Is it proper to embark on a long trip (whether by car or otherwise) on a short erev Shabbos?
The question might well apply even to a late erev Shabbos as well. I remember as a young child my mother’s close and extended family used to vacation in the same bungalow colony in Woodbourne, N.Y. One year, I was very excited as my father rented a small trailer attachment to his car to accommodate all our essentials for that summer.
We left early Friday morning (end of June) – pre-construction of both the New York State Thruway and the Quickway (Route 17) – and the traffic was heavy. We came up to our bungalow, literally sliding into Shabbos, just enough time for my mother to light candles. To our great surprise, my grandmother, aunt and the cousins had the entire Shabbos prepared – the table set with the candles ready.
Needless to say, after that my father decided that thenceforth he would come up to the country on Thursday nights, even though it would mean traveling late at night, in order not to infringe upon kedushas Shabbos. I must add that I remember as an adult being faced with the same problem on an erev Shabbos, at least twice, even though it was a long day.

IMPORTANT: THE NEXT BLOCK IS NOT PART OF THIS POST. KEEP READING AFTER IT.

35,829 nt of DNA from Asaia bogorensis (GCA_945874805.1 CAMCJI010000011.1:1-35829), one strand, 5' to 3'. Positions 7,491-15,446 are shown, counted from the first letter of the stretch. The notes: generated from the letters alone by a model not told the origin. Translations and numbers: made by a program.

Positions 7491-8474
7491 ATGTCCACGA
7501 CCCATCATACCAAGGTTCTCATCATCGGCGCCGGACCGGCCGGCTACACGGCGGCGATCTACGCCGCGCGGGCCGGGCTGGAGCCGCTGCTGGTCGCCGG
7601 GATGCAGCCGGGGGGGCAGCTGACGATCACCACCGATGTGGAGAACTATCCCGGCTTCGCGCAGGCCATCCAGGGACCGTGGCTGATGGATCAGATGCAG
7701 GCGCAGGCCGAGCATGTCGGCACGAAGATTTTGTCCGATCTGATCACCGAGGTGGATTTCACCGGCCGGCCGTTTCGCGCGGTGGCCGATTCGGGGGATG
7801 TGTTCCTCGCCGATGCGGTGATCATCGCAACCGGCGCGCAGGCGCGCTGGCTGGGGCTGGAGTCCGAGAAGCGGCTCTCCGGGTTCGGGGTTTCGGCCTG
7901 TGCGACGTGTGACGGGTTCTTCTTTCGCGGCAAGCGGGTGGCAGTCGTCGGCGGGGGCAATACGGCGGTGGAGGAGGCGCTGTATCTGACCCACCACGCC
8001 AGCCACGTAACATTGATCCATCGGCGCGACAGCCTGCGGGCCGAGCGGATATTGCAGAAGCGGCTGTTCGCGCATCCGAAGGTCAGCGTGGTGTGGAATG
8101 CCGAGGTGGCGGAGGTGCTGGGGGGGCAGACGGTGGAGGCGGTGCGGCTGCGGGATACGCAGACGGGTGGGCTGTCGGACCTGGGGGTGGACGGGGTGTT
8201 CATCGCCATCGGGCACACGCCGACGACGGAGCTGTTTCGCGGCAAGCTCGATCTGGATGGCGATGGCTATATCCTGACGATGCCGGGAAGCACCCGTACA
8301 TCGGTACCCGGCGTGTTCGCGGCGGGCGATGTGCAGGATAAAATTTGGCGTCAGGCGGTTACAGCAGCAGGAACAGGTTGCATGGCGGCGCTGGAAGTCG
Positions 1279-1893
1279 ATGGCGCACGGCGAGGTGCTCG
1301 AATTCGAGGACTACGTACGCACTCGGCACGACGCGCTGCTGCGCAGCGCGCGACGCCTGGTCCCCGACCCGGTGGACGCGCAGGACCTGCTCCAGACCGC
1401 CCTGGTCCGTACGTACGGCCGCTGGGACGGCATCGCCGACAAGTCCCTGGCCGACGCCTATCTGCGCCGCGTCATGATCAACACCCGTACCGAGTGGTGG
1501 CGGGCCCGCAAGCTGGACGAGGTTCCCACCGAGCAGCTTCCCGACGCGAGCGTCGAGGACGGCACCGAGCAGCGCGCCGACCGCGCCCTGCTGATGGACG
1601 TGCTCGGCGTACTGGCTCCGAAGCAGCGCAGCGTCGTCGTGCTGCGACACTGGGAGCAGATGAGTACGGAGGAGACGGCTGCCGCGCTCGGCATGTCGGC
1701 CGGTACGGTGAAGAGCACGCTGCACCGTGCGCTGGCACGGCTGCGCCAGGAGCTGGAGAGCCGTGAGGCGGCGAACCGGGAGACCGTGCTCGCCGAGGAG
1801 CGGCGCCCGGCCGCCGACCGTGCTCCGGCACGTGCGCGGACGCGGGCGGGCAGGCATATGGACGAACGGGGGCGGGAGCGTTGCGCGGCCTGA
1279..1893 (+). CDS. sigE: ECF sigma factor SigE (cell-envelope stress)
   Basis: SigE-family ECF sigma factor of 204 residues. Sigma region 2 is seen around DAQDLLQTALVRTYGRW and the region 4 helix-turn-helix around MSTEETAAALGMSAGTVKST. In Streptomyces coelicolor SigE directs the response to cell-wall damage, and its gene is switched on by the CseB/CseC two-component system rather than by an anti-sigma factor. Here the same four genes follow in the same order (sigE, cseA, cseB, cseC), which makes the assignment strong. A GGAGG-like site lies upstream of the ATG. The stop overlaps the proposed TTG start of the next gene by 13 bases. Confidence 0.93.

The Mechaber (Orach Chayyim 249:1, based upon the Talmud Sukkah 44b) rules, “One is not to journey [by foot] for more than three parsa’os [a parsa is approximately 3.5 miles] on the eve of the Shabbos in order that he arrive at his house [destination] while it is yet daytime, thus enabling him to prepare all the Shabbos meal needs.” He notes further that if his arrival is anticipated [wherein all his needs will be provided] then he may go for several [more] parsa’os.” The time that it takes to travel three parsa’os is approximately four hours.
Today we travel by vehicular transportation and a trip from the New York metro area to the Catskills is generally three and a half hours. Such a trip in the summer is possible if one begins his journey (comfortably) at about 1:00 o’clock (see Aruch Hashulchan ad loc 249 sk3, who alludes to our present day means of travel).
On a short Shabbos “all bets are off,” as who is to assure that he will reach the longer destination on time. King Solomon (Ecclesiastes 2:14) sums it up so well, “Hachacham einav b’rosho v’haksil ba’choshech holech … – The wise one’s eyes are in his head but the fool walks in darkness …” The Targum and Rashi explain that the wise one looks to the future, he plans ahead. But the fool traipses along in his darkness (without any foresight).
In reference to Shabbos the prophet (Isaiah 58:13) states: “… v’korosa la’Shabbos oneg … – … and you shall call the Sabbath a delight …” Without proper planning, can Shabbos truly be a delight or will it result in grief?
– Rabbi Yaakov Klass is Rav of K’hal Bnei Matisyahu in Flatbush; Torah Editor of The Jewish Press; and Presidium Chairman, Rabbinical Alliance of America/Igud HaRabbonim.